It would seem that the email Jim Grosse sent to Council about the state college slopes meeting, no doubt aided by Ric Clough’s original meeting summary, both published here, has ruffled the right feathers to generate a response. I doubted it would come, but it has.
This morning Eric Nicoll, Community Development Director, sent the following communication in response to the email sent by Jim Grosse.
(Note: I’ve added a couple of paragraph breaks and reformatted Eric’s conclusions for easier reading.)
Tim, Council Members and Jim Grosse,
Good morning! As Jim points out in his correspondence below, we presented the State College Slopes options to the affected residents last week and there was not any support for self funding the project even with some participation by the City through a LLMD or CFD.
We had a good turn out with 33 residents attending but the consensus was clear, if the City wants to improve this area we need to pay for it. We received some helpful input that will assist us in the future:
- They appreciate the traffic control and free bins the City provided and want to continue that program.
- They would like to see the concept landscape design (landscaping, V ditch and irrigation) as a “design guideline” for their use in planning their own improvements and requested consideration of permit fee waivers if they submit plans.
- The consultant work (both landscape architect and financial plan) provided concepts and real numbers for the first time and the residents can see what an improved slope looks like.
The City Council can now use this information as Envision Brea 2035 begins and the entire Brea community will participate in evaluating priorities.
Although the meeting did not result in any resident interest in moving forward on a self financed plan, it did give us their perspective and the Council can continue to explore options should the broader community see this as a priority enhancement project.
At the end of the meeting, we agreed to send a memo to the Council and the residents identifying the key points discussed in the meeting, which is forthcoming.
Regarding Jim’s specific questions below, I would like to have Bill Bowlus respond to him since he has been working with the consultants on this project and can best address those questions.
Translating government double speak.
“Not any support for self funding… even with some participation by the City” – Homeowners weren’t tricked into believing the recommendations benefitted them or that the City would seriously wade in with financial support (creating a bond) without a huge profit margin.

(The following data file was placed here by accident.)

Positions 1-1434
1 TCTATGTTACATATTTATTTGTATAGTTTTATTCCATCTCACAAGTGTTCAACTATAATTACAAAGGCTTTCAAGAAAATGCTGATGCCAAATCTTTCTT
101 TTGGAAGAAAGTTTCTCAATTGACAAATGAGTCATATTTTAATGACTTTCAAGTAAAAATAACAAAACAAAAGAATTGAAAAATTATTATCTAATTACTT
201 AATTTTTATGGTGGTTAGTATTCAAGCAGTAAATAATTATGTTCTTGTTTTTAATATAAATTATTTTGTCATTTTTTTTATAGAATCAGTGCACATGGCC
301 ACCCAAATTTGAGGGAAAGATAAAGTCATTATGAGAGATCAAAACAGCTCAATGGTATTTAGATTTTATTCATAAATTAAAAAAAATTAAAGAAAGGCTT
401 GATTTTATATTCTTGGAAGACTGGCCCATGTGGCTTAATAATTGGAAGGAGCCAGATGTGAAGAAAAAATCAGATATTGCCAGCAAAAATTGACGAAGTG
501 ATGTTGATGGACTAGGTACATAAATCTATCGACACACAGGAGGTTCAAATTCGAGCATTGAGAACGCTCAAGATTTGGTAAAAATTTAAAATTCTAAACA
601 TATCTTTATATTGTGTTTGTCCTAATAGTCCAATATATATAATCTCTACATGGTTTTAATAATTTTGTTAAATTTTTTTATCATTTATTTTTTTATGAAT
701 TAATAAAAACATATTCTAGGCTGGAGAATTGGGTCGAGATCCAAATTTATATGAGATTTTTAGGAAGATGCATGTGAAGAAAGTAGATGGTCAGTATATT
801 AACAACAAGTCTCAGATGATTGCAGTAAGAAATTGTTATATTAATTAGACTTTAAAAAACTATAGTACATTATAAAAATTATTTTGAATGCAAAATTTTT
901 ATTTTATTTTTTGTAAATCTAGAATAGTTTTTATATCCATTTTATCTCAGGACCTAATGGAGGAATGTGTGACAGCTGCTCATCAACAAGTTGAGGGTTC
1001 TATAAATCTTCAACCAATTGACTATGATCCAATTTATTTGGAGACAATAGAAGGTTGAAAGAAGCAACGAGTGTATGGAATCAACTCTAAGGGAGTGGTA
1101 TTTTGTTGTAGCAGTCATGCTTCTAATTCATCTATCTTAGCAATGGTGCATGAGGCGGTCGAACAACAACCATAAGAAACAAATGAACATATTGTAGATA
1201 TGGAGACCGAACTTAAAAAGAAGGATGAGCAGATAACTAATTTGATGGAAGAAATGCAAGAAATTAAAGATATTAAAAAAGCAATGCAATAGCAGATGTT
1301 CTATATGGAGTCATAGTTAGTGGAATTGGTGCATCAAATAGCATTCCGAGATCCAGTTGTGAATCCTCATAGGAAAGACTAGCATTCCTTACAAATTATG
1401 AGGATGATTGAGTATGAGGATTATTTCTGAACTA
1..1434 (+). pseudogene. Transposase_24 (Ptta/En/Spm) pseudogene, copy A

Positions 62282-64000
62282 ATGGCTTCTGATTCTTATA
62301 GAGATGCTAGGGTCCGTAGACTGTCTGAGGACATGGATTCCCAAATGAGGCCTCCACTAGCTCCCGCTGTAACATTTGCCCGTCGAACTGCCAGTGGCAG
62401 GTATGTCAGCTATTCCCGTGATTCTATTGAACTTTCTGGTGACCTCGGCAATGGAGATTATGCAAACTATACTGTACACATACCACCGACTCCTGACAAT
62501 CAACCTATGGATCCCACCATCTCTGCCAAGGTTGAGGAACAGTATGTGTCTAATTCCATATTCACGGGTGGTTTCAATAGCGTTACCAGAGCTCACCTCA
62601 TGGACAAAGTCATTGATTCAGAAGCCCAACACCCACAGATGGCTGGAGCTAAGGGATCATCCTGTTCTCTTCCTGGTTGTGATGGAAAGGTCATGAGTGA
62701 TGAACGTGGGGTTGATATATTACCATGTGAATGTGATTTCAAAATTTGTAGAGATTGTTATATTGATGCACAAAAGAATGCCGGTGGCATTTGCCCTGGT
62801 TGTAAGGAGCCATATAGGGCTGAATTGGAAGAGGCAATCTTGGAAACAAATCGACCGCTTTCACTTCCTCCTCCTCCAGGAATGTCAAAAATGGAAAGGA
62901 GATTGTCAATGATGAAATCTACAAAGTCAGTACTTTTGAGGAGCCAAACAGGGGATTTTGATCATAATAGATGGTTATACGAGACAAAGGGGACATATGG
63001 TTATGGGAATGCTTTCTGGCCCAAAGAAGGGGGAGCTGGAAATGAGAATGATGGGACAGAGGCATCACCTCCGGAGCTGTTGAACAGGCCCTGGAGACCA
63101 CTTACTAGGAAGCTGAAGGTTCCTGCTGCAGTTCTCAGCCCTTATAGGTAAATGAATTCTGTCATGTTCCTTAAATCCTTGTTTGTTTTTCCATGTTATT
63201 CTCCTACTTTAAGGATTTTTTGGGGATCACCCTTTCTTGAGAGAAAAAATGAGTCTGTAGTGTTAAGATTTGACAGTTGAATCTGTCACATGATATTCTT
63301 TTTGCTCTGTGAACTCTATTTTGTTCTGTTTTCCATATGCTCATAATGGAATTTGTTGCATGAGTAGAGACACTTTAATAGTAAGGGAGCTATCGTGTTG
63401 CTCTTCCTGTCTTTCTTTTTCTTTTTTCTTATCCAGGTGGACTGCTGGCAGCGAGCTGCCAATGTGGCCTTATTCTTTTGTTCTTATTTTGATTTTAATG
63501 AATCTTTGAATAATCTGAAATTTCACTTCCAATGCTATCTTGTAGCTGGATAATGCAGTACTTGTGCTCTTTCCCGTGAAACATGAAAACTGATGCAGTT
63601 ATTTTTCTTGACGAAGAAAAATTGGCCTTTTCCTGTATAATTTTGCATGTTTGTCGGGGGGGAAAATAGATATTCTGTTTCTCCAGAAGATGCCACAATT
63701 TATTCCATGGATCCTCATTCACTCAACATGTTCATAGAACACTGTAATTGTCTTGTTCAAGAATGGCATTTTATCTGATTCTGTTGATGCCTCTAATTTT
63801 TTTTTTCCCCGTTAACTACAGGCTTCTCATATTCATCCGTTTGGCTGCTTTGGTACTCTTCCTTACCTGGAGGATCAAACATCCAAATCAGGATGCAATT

“We had a good turn out… 33 residents” – We thought we could duck dealing with homeowners on the south side of State College, equally problematic, or seeing the issues extrapolated citywide. Public review and reporting force us to rethink our position.
Citizen input reduced to vague remarks.
- First let me paint a picture of how much they love us.
- Design guidelines might be a place to begin once the State College corridor is identified as benefitting the entire community and alternative funding is developed that doesn’t create hardship for a majority of the homeowners whose property backs up to the thoroughfare.
- Residents were shocked at the astronomical costs in the consultant’s plan, particularly after ill-defined financing charges and exorbitant interest were added to the mediation costs.
Kick the State College can way down the road..
Pushing the discussion off onto the Envision Brea 2035 agenda is simply ridiculous. Envision Brea 2035 is simply ridiculous. Long range corporate planning has been a key part of my professional skills for nearly forty years. Never has a client asked to project so far into the future because they understood the unintelligent, half-baked and imprudent nature of such a wasted effort.
Envision Brea 2035, more than likely, will be attended by the same Boomers that have attended all other public forums, “discussions,” charrettes and charades conducted by the City. Don’t expect to see Gen X, Gen Y or the Millennials effectively invited or participating. They’ll quickly grasp the futility of the project.
What a shame that the very people with the greatest probability of being alive in 2035 Brea will end up having little or no influence on how Brea evolves over the next twenty years.
And please, forget that Summary Memorandum.
Eric, put your mastery of government double speak and powerpoint to good use and generate a full staff report. This time include all the details and describe them in a way that we all can understand them. If you need help from Bill Bowlus to accurately remember the specifics, you’ll get no objection.
And Mr. Murdock, since all of this was precipitated by your absurd original request, please do us the courtesy of bringing the final report and discussion to the Council meeting soon. As was clearly stated in the conclusion of “State College Controversy Grows” – Reviewing this in study session is a blatant rejection of reasonable transparency in government. The public should not be limited to commenting during matters from the audience, but should be afforded the opportunity of a formal public hearing. The precedents that could possibly be set here are wide ranging and likely to impact the entire community, not just the 44 homeowners selected as the target du jour.